They usually claim to have jobs that keep them outside the country for long periods of time, such as working on an oil rig, serving in the military, or working for a nonprofit.
Next, they seek out victims – usually people who are lonely and vulnerable – and work to build up relationships with them.
Britain’s Telegraph newspaper reported in 2016 on a woman who was sentenced to two years in prison for writing scripts for romance scams, including one in which the scammer claimed to be a widow whose husband was killed in the 9/11 attacks. Often they’ll start out by asking for a small amount, such as a few extra dollars for a child’s birthday present.
Once they know the victim is hooked, they pretend to go through some kind of crisis that requires a large amount of cash to fix, such as a robbery, a medical or legal problem, a frozen bank account, or a business opportunity.
Some of the most successful scammers have extracted tens or even hundreds of thousands of dollars from a single victim. Barb Sluppik, who runs the watchdog site Romance Scams.org, says in an interview with Consumer Reports that she’s worked with “men and women of all ages – doctors and lawyers, CEOs of companies, people from the entertainment industry – who you’d never think in a million years would fall for these scams but do.” Even celebrities aren’t immune, as the world learned in 2012 when Notre Dame football player Manti Te’o discovered he’d spent two years in an online relationship with a woman who never existed.
However, some people are more likely to be targeted than others. Jones, had not only his image but his entire identity stolen by scammers.
Romance scammers work by setting up fake profiles on dating sites and social media.
Sometimes, they use fake names and stock photos; in other cases, they steal real people’s names, images, and personal information.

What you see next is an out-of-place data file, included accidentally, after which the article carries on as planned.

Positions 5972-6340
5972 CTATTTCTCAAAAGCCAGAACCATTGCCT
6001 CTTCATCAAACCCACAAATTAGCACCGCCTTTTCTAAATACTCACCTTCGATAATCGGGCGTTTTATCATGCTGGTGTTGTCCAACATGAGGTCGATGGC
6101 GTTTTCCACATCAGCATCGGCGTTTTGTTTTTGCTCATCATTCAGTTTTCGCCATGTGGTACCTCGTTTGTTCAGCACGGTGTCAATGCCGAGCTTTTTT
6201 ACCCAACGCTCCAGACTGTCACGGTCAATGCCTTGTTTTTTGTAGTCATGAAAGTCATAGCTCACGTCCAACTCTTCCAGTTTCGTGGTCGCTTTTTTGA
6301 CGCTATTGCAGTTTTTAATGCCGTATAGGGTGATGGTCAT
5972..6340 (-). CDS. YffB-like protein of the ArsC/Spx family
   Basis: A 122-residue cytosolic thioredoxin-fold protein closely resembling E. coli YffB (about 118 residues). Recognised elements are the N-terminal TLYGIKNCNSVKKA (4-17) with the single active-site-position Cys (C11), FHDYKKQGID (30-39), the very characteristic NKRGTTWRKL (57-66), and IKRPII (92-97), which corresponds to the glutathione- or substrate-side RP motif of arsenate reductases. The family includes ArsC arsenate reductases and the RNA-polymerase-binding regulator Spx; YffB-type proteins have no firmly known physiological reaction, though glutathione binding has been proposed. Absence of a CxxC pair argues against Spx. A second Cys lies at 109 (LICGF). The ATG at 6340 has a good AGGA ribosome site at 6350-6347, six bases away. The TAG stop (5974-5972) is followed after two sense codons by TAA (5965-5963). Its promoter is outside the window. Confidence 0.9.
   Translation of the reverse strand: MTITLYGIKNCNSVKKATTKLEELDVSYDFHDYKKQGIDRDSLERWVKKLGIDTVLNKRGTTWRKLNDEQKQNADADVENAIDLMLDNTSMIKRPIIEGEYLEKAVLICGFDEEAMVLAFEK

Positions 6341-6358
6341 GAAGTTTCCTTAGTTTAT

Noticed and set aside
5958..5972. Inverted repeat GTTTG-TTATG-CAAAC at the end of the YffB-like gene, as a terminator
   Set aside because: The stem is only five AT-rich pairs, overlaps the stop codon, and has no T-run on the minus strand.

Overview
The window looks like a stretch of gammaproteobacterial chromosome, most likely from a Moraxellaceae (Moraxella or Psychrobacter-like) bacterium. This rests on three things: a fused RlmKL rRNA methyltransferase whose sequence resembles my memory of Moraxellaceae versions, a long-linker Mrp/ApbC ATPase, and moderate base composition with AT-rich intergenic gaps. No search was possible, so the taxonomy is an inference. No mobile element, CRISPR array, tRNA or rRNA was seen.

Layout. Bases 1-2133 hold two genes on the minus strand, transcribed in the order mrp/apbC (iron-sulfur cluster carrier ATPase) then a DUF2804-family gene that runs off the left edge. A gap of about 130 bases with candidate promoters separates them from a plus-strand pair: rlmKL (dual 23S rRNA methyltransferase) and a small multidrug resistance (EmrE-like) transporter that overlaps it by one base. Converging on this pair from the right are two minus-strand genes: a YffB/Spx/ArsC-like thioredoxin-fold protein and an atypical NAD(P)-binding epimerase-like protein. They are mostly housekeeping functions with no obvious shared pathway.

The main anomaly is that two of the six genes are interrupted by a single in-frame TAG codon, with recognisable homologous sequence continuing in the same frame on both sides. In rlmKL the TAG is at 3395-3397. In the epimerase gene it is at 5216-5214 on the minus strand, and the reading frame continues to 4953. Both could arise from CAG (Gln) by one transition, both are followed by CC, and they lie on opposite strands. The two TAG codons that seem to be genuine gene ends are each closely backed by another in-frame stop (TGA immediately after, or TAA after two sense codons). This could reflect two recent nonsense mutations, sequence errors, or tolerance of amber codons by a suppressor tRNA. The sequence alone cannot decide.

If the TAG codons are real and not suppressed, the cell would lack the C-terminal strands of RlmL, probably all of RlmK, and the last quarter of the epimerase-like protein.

Instead, the scammer continues to string the victim along with more requests for money, sometimes keeping up the fraud for years.
Scammers’ favorite victims are: The people who fall for romance scams aren’t the only victims. soldiers are particularly likely to be targeted, since being deployed overseas gives scammers a good excuse for not being able to meet their love interests in person. For several years, he’s been receiving angry e-mails, Facebook messages, and sometimes even personal visits from women who claim he broke their hearts and took their money.
Scammers can also cause a lot of trouble for the people – usually men – whose images they steal to create their fake identities. Also, the image of a strong soldier protecting his country tends to appeal to women seeking love online. Many of them refuse to believe he isn’t the man they fell in love with and have begged him to continue a relationship that never existed.
Her whole relationship with Eric was a scheme to get money out of her.
This story is fictional, but the scenario is all too real.